05.09.2009
The Post-Crisis World: Searching for a New Framework
№3 2009 July/September
Vladislav Inozemtsev

Vladislav Inozemtsev holds a PhD in Economics; he is Head of the Department of World Economy at the Faculty of Public Administration, Lomonosov Moscow State University, and Director of the Center for Post-Industrial Studies.

It became commonplace to say that the world changed beyond
recognition after the terrorist attacks on New York City and
Washington D.C. on September 11, 2001. Experts began to speak of a
“new geopolitical reality” and even described the “war on terror”
as “World War IV.” The United States, which took up the mission to
fight the omnipresent, yet invisible enemy, seems to have restored,
if not a leading, then at least a dominant role in the world. The
closing point for “the long 20th century” was defined, and
supporters of the end-of-history theory fell into disgrace.

However, this new geopolitics rested on the same foundation as
did the Cold War system, namely the economic domination of the
Western world, above all by the U.S. America remained the absolute
economic leader in the world until the first decade of the 21st
century. The U.S. accounted for 24.8 percent of global GDP in 2001;
the value of U.S. public companies stood at 34.7 percent of the
combined capitalization of all stock markets; U.S. investment in
R&D made up 38.4 percent of the global figure; the U.S. defense
budget accounted for 46.2 percent of all global defense spending,
and 70.7 percent of all central banks’ reserves were denominated in
U.S. dollars.

America’s share of global GDP and of global industrial
production did indeed decline, but, together with European Union,
the “Atlantic World” controlled about one half of the global
economy – just as in the early post-World War II years.

However, the situation began to change in the new century,
something the U.S. and its future allies in the “coalition of the
willing” have decided to ignore for now. The changes took place in
two directions.

A SYMBIOSIS OF RISK

On the one hand, there emerged a group of economies within the
Western world that chose an expansionist – and therefore risky –
financial policy. The prerequisites for this policy had taken shape
back in the 1970s-1980s when the U.S. abandoned the gold standard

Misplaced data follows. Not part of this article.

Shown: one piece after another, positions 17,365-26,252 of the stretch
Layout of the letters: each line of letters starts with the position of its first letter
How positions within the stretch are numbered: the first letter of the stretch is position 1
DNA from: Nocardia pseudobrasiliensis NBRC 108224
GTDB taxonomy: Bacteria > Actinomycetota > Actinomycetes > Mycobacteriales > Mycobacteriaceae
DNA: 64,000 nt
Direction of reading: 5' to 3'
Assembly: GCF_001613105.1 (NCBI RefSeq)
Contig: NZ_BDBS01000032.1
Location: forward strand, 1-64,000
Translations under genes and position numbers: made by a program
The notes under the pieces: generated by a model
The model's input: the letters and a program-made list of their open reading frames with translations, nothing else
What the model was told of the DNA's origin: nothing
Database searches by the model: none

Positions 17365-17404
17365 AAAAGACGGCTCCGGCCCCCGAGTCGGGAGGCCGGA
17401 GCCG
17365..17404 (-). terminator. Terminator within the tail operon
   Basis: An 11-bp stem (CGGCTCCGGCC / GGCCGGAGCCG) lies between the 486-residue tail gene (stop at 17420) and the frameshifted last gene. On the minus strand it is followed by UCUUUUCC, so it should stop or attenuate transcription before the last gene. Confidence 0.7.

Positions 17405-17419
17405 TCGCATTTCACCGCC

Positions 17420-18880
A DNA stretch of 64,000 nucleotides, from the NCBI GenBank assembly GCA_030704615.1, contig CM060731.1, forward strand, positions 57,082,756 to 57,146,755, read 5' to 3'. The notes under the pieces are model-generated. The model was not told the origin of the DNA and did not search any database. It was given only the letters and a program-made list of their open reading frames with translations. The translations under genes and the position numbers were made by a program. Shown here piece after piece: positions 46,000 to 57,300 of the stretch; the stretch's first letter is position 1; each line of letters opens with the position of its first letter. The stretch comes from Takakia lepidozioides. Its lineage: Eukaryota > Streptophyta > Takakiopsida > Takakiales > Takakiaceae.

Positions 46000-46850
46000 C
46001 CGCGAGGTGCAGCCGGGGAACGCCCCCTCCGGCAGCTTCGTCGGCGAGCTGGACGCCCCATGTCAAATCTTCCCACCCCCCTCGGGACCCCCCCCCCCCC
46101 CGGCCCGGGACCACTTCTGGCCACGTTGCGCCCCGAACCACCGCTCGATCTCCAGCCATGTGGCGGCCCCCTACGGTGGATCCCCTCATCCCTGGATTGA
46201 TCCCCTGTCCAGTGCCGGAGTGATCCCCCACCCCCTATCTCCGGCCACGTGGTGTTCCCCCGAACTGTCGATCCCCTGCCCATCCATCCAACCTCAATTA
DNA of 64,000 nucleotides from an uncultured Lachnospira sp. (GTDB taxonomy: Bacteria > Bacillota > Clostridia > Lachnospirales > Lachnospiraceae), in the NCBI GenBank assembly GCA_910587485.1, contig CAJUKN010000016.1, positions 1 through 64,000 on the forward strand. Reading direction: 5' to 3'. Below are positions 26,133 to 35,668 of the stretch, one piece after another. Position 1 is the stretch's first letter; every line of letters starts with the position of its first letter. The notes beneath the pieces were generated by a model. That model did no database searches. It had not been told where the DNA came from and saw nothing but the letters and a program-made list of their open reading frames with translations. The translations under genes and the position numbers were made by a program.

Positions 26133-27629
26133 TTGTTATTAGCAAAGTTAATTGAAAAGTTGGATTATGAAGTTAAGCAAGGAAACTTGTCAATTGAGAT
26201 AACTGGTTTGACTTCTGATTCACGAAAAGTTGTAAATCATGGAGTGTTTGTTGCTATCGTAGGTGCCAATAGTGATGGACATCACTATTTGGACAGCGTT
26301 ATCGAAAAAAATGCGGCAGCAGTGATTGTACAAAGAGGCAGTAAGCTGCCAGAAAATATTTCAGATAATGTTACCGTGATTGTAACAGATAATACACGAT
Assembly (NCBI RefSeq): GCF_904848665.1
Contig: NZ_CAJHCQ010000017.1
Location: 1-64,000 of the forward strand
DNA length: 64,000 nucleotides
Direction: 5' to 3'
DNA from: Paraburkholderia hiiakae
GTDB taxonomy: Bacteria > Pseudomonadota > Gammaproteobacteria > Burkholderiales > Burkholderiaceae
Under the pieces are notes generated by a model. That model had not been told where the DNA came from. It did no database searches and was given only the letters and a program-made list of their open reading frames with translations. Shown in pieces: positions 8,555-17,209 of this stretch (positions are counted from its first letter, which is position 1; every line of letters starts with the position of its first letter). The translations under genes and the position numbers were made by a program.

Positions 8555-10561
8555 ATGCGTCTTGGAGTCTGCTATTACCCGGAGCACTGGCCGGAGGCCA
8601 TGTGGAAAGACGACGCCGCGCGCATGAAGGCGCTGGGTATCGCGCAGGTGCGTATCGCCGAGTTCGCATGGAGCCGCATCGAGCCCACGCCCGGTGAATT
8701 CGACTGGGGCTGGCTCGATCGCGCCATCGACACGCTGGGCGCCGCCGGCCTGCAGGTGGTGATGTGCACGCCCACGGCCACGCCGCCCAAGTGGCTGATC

while developing countries resorted to heavy borrowing on the
global capital markets, as they believed their natural resources,
sold at record high prices in those years, would guarantee their
financial stability for ever.

The 1980s did not bring a collapse of the U.S. economy under
pressure from the Third World, but quite the opposite. In the first
half of the 1980s, the United States launched a brave battle
against inflation, which resulted in appreciation of the dollar, a
decline in commodity prices and sweeping defaults by the countries
of the South on their debts. Further developments, including the
continued financial difficulties of the global periphery (ranging
from the collapse of the Soviet Union and the Mexican default of
1994 to the Asian financial crisis and the defaults of Russia in
1998 and Argentina in 2001), brought the U.S. government and its
allies to the conclusion that the financial system based on the
U.S. dollar was stable. This point was backed by the rapid growth
of stock markets in all developed countries in 1997-2000 and by the
steady strengthening of the dollar over the same period. All these
encouraging developments finally led to a large-scale
liberalization of the financial sector and to the repeal of the
Glass-Steagall Act in 1999.

The performance of Western economies was impressive. According
to the World Bank, the ratio of stock market capitalization to GDP
in the U.S. and Britain grew from 62 and 78 percent, respectively,
to 145 and 171 percent between 1995 and 2007. Over the same period,
the net corporate and household debts increased from 138 and 142
percent of GDP to 228 and 249 percent. The average house price in
the U.S. and Britain soared by 138 percent and 164 percent.
Entirely new sectors of the financial market appeared, including
the derivatives market, with the nominal size, according to the
Bank for International Settlements, increased from $40.1 trillion
to $683.7(!) trillion. Coincidentally, 43 percent of this market at
the beginning of 2008 was controlled by British, and 24 percent –
by U.S. financial institutions.

The “wealth” of the Western world grew rapidly, yet it was
largely fictitious as real production kept moving to less
prosperous countries. Far from hailing or blaming such a policy, I
would like to point at its most important feature: the U.S. and the
United Kingdom (and to a lesser extent Spain with its experiments
in mortgage loans; Ireland and Iceland with their banking patterns;
and Italy with the largest governmental debt among European
countries) became a group of countries that may be labeled as
risk-producers, or risk-makers. This had to emerge at some
point.

On the other hand, many things have changed in Third World
countries, as well. After a long period of uncertainty, which began